20191011 - LASCOT2019 - Three Cups of Tea, Jabe Bloom @cyetain

by Thierry de Pauw on

#lascot

3 cups of tea with a map: having conversations with Wardley maps, Jabe Bloom @cyetain

https://hiredthought.com/2016/11/14/wardley-mapping-a-powerpoint-template/

PhD in Transition Design
I don't research on people, but with people:
=> Practice-Based Research aka Action Research: doing research by doing it with people

the way for change to happen is to have 3 conversations

the way we are going to do this today is to have conversations initiated with maps.

I love Simon, but I think most of the work of Simon is towards C-level
=> difficult for teams
Lots of what we are going to do today are this team conversations allowing these teams to then have these conversations with C-level

Two types of logics:
- Propositional logic: prove what is true
- Inquiry logic: the logic I follow is to make questions occur
these two lead into each other

maps are helping with the inquiry (I think ???).

what ends up on your map is what is being discussed

  • @lunivore: “When you map, the maps constrain the questions you can ask. The maps aren’t there to get you to a valid answer. They’re there to get you to a valid proposition that you can test.” @cyetain #WardleyMapping #lascot

Intro to Wardley Maps:

At top, you have the visible things: user needs
Underneath: the invisible things necessary for the user needs

Evolutionary axis: Genesis, Custom built, Product, Commodity
- @lunivore: “Evolution happens in an ecology. One of the things I see is that people just redraw their architectural stacks, not an ecology; and I think that hides things which are important.” @cyetain #WardleyMapping #lascot

Ecology of Components:
- for any component in a marketplace, there will be competition
- this means: similar components will attempt to provide for the same needs as other components by either differentiating or providing operational efficiencies

Value Chain:
=> outcomes: the value provided by using the data (output of IT)

  • @lunivore: “Outputs are usually quantitive; they can be counted. Bricks, houses are outputs. A stable home is an outcome. Outcomes are richer; qualitative; require evaluation.” @cyetain #WardleyMapping - and he’s just put up a map with “bowl of oatmeal” and “satiation”, awesome! #lascot

Simon got value chains from Porter

A company's value chain is a system of interdependent activities, which are connected by linkages. -- Porter, How information gives you a competitive advantage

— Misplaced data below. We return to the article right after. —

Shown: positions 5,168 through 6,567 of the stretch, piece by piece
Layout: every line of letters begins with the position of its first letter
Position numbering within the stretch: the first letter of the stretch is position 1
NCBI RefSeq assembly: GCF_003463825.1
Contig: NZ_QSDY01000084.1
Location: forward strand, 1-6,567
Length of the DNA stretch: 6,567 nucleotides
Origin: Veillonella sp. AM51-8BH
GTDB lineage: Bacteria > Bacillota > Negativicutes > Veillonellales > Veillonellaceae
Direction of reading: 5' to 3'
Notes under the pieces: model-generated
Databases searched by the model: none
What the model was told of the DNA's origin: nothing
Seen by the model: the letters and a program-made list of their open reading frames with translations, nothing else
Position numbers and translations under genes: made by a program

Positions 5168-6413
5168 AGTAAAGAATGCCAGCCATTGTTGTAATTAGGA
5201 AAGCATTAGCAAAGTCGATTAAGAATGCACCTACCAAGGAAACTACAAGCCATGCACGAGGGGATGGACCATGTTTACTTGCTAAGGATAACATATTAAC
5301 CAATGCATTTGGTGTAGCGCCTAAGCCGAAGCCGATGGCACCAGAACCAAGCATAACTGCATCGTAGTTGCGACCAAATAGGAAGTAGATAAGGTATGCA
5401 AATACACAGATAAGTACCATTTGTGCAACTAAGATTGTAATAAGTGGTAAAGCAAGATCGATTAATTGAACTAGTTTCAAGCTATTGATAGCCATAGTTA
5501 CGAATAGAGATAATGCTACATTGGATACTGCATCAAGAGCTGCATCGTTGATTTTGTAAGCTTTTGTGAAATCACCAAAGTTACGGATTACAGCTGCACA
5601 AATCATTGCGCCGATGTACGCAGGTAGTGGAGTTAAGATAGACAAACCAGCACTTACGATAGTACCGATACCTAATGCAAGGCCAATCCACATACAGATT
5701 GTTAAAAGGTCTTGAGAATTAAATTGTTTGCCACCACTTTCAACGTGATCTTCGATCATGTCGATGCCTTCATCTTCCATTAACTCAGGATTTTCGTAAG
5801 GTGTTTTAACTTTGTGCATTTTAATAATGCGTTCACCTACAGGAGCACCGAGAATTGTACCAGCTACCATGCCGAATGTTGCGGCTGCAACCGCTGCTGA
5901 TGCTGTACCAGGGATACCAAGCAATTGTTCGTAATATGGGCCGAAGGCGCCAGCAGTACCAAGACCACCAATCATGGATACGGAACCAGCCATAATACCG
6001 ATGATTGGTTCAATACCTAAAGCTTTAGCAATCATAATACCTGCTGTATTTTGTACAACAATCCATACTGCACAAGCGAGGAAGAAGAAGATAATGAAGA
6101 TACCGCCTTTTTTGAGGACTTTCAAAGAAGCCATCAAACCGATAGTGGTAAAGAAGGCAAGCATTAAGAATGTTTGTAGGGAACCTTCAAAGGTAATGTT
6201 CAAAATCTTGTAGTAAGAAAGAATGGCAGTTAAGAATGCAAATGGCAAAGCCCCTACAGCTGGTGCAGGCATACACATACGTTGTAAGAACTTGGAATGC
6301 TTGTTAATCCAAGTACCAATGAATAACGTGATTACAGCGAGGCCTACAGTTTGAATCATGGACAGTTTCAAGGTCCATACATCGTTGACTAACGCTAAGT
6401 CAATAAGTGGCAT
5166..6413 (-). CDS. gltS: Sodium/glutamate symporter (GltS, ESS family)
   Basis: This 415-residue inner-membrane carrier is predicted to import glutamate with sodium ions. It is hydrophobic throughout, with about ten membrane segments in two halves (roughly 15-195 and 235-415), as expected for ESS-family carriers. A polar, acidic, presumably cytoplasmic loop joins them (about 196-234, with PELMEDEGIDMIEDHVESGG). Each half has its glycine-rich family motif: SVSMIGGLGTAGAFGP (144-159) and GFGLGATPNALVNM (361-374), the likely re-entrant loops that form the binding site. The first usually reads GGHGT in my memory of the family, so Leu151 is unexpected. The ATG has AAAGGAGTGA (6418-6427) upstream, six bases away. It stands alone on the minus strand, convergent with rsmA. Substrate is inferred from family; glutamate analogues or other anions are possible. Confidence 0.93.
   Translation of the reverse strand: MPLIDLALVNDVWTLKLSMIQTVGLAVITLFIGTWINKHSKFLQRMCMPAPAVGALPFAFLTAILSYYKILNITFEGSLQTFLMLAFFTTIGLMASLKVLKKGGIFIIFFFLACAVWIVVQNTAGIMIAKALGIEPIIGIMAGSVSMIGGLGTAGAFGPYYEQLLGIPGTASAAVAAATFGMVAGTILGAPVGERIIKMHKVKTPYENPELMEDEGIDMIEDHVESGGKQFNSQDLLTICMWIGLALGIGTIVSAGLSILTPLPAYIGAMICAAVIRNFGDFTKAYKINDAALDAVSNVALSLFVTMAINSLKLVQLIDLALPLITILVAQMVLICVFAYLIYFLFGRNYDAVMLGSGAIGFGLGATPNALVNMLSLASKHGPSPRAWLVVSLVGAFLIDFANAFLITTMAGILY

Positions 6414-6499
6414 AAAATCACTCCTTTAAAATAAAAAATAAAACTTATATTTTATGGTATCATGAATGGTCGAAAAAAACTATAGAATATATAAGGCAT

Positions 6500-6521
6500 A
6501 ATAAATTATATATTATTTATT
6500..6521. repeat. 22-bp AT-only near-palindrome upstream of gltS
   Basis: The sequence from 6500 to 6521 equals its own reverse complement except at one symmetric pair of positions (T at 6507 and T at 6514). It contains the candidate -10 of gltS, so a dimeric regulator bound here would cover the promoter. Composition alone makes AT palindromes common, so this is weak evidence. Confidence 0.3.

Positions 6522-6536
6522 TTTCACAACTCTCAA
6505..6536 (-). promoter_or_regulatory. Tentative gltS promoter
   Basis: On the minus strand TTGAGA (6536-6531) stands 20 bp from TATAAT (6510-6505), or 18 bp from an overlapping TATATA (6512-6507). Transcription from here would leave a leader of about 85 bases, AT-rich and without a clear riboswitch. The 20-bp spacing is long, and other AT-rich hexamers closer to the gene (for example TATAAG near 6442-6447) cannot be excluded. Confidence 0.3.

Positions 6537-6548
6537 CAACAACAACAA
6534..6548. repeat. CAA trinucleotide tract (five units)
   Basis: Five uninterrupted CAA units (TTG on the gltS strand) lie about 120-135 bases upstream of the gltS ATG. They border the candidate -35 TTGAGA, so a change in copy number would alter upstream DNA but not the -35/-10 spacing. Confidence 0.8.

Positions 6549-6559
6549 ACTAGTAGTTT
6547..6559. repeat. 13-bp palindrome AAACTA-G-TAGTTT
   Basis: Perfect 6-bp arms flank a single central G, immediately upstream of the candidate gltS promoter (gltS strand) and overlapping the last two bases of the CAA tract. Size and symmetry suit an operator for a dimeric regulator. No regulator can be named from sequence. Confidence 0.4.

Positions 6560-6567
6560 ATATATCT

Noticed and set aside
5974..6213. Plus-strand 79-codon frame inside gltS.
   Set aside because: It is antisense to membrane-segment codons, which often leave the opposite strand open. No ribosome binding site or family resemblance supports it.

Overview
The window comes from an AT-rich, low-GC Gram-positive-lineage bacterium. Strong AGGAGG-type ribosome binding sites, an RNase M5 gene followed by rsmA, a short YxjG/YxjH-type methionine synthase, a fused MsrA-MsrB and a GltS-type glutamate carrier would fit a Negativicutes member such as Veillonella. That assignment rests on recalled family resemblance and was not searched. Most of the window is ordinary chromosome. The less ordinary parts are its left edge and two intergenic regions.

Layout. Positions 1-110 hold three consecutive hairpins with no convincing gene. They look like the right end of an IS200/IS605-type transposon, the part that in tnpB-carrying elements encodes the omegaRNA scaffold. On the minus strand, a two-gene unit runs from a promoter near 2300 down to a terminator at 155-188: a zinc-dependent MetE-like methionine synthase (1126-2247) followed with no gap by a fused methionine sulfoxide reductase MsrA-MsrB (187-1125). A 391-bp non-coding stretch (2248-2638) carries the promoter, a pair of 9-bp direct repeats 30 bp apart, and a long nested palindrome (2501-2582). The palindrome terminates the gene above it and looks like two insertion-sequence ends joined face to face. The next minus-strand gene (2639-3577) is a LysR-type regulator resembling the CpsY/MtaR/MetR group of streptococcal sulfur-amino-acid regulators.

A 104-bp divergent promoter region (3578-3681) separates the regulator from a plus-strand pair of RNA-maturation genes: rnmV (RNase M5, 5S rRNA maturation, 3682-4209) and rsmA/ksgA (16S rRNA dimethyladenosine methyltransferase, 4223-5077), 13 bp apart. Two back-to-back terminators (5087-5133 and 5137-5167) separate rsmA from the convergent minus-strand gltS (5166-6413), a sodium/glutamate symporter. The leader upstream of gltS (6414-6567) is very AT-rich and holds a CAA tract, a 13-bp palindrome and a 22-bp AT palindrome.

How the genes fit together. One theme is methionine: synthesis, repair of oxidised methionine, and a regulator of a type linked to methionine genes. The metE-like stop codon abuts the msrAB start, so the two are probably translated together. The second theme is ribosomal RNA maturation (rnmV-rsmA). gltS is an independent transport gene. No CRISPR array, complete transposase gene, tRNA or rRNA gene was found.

...

The Tea map: bottom - warm water, kettle and power => can be used to produce something else than producing tea

The bottom of the Wardley map is stable regimes of production.

Please note: if you work with Architects and you take an architecture stack and put it on a Wardley map, you may miss the ecology

  • @tdpauw: RT @lunivore: “Evolution happens in an ecology. One of the things I see is that people just redraw their architectural stacks, not an ecology; and I think that hides things which are important.” @cyetain #WardleyMapping #lascot

  • @lunivore: “The options available to you, they’re part of the ecology. So I want to point at ‘Oracle’ and say, what other providers are there? What other components could do that job?” @cyetain on difference between Architecture Diagram & Map components #WardleyMapping #lascot

Tragedy of Commons

when you have a non-competitive situation in place => people will manage the commons
the minute someone introduces the game theory => commons get destroyed

In a lot of businesses, there are common things: things you share
Example: physical infrastructure you work in

This problem can only be applied to things you consume. If you don't consume it, the common is not a problem.

The key is the idea of the management of consumables
- some things are consumable: examples functions and data
if more people use the login-function, does that function gets used up?
- some things increase in value when they are consumed

  • @cacorriere: Functions & data are not consumables in an IT org, meaning their value increases with use instead of decreasing with use. @cyetain #lascot

Differentiation, Disruption and Far-From equilibrium
can you think of some examples of differentiation? example: the new iPhone camera

certain things are valuable because they differentiate, some things get value because we use them and some things get value because we use them better (efficiency). @cyetain

There is a difference between a Backlog and a Portfolio of Options! @cyetain
=> story mapping + experiments to validate your options

In IT there are general 3 economic frameworks

Genesis -> Custom -> Product -> Commodity